Early demand for satellite consumer broadband in North America is proving greater than anticipated, but hardware-delivery delays remain a concern, according to industry officials.

With Telesat Canada’s Anik F2 satellite’s Ka-band service operational and the testing of a ViaSat Inc.-based consumer broadband terminal completed, the front line in the battle to make satellite broadband a viable presence in North America now moves to the distribution points, where a two-month delay in product delivery — especially in northern latitudes — can threaten a business plan.

U.S. and Canadian distributors would prefer to deliver and install consumer equipment — a rooftop antenna linked to a modem attached to a computer — before winter closes in.

In the case of Barrett Xplore Inc. of Woodstock, one of Ottawa-based Telesat’s biggest consumer-broadband distributors across Canada, a scheduled July 1 commercial launch date was scrapped because insufficient numbers of terminals were available.

The company continues to take orders for the product, sold under the brand name Xplornet, and had more than 1,000 customers committed to take delivery on July 1.

“We are now into August and we still have not officially launched,” Barrett Xplore said in a statement issued to Space News Aug. 3. “We have between 50 and 100 units, but problems with the manufacturers continue, so we are still in our pre-signing phase. We are taking orders to get an idea of where to distribute once the product arrives. A couple of thousand units delivered now might be enough to permit us to start commercial deliveries. But the orders we have had from our dealers were in the tens of thousands.”

Telesat Canada and WildBlue Communications Inc. of Denver are both using Telesat’s Anik F2

satellite. Both have signed bulk orders for terminals from hardware manufacturers.

Ted Ignacy, chief financial officer of Telesat, said Aug. 3 that demand for the broadband service is just as strong as the company had hoped. But he also said that the consumer-hardware manufacturers have had trouble ramping up their production fast enough to meet demand.

“Right now demand is outstripping supply,” Ignacy said. Telesat already has seen the first benefits of consumer broadband demand from its sales of Anik F2 satellite capacity to WildBlue and to the Canadian government. This capacity was pre-sold before Anik F2 was launched in July 2004 but was not booked as revenue until this year.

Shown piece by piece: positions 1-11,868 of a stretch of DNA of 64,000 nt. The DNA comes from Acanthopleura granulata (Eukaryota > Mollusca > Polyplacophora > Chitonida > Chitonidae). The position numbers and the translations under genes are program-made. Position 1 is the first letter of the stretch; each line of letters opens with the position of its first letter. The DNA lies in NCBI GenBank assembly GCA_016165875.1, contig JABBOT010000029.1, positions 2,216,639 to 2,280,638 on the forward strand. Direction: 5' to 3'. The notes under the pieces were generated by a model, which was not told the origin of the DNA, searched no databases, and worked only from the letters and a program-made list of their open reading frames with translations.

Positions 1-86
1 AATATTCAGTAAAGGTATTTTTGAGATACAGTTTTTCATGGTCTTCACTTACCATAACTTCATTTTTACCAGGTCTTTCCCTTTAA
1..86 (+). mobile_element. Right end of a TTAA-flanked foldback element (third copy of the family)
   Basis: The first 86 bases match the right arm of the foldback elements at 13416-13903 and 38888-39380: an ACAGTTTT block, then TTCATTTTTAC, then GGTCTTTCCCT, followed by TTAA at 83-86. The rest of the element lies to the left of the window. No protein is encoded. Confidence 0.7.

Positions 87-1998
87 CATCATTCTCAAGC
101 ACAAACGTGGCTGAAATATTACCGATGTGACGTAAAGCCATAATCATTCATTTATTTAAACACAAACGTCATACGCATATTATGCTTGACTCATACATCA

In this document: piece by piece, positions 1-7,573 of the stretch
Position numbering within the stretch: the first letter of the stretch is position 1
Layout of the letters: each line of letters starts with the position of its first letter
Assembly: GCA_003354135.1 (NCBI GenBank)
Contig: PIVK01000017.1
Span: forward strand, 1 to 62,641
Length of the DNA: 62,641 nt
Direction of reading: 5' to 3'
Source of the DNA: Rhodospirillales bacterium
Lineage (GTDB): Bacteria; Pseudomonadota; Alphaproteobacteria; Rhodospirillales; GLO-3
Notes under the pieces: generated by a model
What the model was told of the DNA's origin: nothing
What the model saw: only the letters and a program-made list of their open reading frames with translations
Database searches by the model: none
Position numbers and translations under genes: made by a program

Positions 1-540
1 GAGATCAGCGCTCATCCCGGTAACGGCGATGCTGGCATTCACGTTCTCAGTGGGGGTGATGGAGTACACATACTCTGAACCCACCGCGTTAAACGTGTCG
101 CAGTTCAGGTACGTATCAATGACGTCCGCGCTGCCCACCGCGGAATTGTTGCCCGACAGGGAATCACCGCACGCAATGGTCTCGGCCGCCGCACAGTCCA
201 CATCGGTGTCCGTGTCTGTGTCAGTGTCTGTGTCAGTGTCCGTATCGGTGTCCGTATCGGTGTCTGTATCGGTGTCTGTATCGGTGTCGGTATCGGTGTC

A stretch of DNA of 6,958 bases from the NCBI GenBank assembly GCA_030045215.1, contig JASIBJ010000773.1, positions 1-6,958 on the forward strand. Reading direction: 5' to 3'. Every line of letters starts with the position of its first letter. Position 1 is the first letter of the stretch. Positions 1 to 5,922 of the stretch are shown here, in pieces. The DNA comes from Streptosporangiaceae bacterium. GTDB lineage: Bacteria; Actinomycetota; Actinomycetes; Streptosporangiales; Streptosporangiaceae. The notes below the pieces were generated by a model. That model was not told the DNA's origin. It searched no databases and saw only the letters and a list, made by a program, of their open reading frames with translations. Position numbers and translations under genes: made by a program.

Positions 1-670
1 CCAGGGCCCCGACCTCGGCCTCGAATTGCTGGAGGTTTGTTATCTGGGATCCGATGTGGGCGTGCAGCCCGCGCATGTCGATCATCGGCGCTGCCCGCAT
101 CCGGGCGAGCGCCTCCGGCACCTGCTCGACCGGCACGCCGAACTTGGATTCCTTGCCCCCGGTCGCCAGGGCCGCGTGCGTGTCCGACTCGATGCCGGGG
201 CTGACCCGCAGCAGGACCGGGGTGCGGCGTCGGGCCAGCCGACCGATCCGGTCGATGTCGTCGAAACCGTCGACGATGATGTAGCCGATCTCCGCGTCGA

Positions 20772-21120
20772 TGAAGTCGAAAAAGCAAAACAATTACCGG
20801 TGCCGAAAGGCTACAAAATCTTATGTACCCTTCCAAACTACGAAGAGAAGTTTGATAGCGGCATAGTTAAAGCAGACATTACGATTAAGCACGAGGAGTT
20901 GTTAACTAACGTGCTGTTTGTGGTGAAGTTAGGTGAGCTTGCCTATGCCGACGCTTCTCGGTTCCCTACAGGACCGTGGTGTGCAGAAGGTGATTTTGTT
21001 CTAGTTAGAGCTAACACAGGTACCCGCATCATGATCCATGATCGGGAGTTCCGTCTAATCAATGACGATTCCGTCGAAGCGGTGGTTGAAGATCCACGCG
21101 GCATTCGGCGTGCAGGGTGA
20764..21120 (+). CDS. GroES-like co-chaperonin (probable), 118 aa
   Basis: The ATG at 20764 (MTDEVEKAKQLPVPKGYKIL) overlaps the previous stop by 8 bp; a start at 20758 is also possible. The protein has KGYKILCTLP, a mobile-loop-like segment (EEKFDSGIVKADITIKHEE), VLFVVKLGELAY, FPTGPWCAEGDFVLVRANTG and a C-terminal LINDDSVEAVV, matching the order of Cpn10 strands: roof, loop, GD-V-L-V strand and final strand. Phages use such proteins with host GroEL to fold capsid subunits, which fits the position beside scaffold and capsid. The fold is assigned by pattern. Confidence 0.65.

The early success of Anik F2 partly explains Telesat’s record revenues and earnings for the three months ending June 30. As reported Aug. 3, Telesat posted net earnings of $26.3 million, up 35 percent from a year earlier. Revenues, at $137.3 million, were up 62 percent.

Ignacy said between 30 and 40 percent of the increase could be attributed to one-time events including Telesat’s purchase of Spaceconnection, a satellite-services company that Telesat purchased in January.

Telesat and WildBlue both ordered satellite modems and transceivers from ViaSat Inc. of Carlsbad, Calif. The modems are attached to users’ computers, and the transceivers are part of the outdoor unit that features a two-way Ka-band antenna built by Raven Antenna Systems of Accrington, England.

Raven manufactures most of its antenna components and purchases some from China. The equipment is then sent to Raven’s Bavavia, Ill., assembly plant, which was inaugurated in January.

Marc H. Agnew, ViaSat vice president for broadband systems, said ViaSat had trouble with its modem in the spring, and more recently slowed deliveries because of underperformance of its transceiver in extremely cold conditions.

“We are going from a couple of hundred units per month to 10,000 or more per month, and it is not unusual to face ramp-up issues,” Agnew said Aug. 4. “Also, you have the fact that both WildBlue and Telesat are ordering the same product from us, and they are competing to get delivery.”

Agnew said the issues related to the modem were resolved in May, and the transceiver-performance problem was resolved in June. There are no more issues that need to be resolved, other than those inevitably associated with manufacturing and shipping a new product.

ViaSat Chairman Mark H. Dankberg said in an Aug. 4 conference call with financial analysts that ViaSat profit on the WildBlue and Telesat programs will be longer in coming than forecast, in part because of the continued research and development expense ViaSat is incurring to ensure that the product meets customer requirements.

“Overall, my impression is that it’s gone pretty well,” Dankberg said. ViaSat shipped 12,000 units in the three months ending June 30, with almost all of them occurring in June.

Raven Managing Director Richard Davies agreed with ViaSat’s Agnew that part of the delivery bottleneck is due to the simultaneous demand for a new product from Telesat and WildBlue.

Davies said Aug. 5 that Raven had agreed with WildBlue and Telesat to deliver 100,000 antennas over two years. Since the commercial introduction of the systems in the United States and Canada in June, those forecasts have been revised upward.

“We now think that the 100,000-antenna mark will be passed after 12 months, not 24 months,” Davies said. “The product has been more popular than anyone expected. It’s great news, but it does take time to increase production in China and in Britain, and then to ship to the United States for assembly and delivery.”

Davies said Raven shipped 2,000 antennas in June, 7,000 in July and plans to deliver about 10,000 in August. By January, he said, deliveries should be between 10,000 and 15,000 per month.